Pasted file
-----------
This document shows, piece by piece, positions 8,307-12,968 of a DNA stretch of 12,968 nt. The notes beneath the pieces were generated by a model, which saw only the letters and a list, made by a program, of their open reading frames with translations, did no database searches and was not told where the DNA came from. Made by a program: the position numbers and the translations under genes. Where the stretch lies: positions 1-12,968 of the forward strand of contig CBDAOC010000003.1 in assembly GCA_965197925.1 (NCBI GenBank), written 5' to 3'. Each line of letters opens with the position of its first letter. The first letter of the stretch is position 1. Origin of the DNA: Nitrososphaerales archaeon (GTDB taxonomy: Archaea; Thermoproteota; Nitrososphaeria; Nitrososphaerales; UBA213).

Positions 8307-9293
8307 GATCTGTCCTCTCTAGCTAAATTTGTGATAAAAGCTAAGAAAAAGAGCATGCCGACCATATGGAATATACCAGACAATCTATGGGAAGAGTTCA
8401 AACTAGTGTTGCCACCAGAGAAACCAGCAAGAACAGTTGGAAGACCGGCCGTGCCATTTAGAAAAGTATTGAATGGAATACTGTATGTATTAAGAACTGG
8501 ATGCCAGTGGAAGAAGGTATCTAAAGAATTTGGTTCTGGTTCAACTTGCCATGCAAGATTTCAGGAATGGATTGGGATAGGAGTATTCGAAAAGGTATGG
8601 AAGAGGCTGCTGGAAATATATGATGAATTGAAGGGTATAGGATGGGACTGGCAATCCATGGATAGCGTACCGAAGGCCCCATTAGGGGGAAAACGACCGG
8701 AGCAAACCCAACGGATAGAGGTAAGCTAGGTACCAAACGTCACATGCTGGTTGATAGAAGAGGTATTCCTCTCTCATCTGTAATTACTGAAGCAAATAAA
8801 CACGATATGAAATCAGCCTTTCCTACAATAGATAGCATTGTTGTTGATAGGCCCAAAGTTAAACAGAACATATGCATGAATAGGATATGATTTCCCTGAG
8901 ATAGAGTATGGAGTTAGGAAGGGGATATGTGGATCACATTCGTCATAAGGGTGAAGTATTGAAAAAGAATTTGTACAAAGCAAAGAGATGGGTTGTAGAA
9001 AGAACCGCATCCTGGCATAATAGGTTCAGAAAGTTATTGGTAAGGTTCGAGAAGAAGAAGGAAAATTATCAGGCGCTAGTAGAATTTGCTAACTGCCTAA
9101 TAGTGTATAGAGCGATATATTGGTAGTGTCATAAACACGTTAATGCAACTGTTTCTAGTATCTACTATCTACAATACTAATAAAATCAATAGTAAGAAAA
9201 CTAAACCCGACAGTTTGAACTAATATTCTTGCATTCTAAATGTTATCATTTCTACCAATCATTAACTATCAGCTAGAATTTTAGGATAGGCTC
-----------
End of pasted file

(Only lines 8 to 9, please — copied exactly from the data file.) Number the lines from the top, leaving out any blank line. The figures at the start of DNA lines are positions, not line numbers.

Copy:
8801 CACGATATGAAATCAGCCTTTCCTACAATAGATAGCATTGTTGTTGATAGGCCCAAAGTTAAACAGAACATATGCATGAATAGGATATGATTTCCCTGAG
8901 ATAGAGTATGGAGTTAGGAAGGGGATATGTGGATCACATTCGTCATAAGGGTGAAGTATTGAAAAAGAATTTGTACAAAGCAAAGAGATGGGTTGTAGAA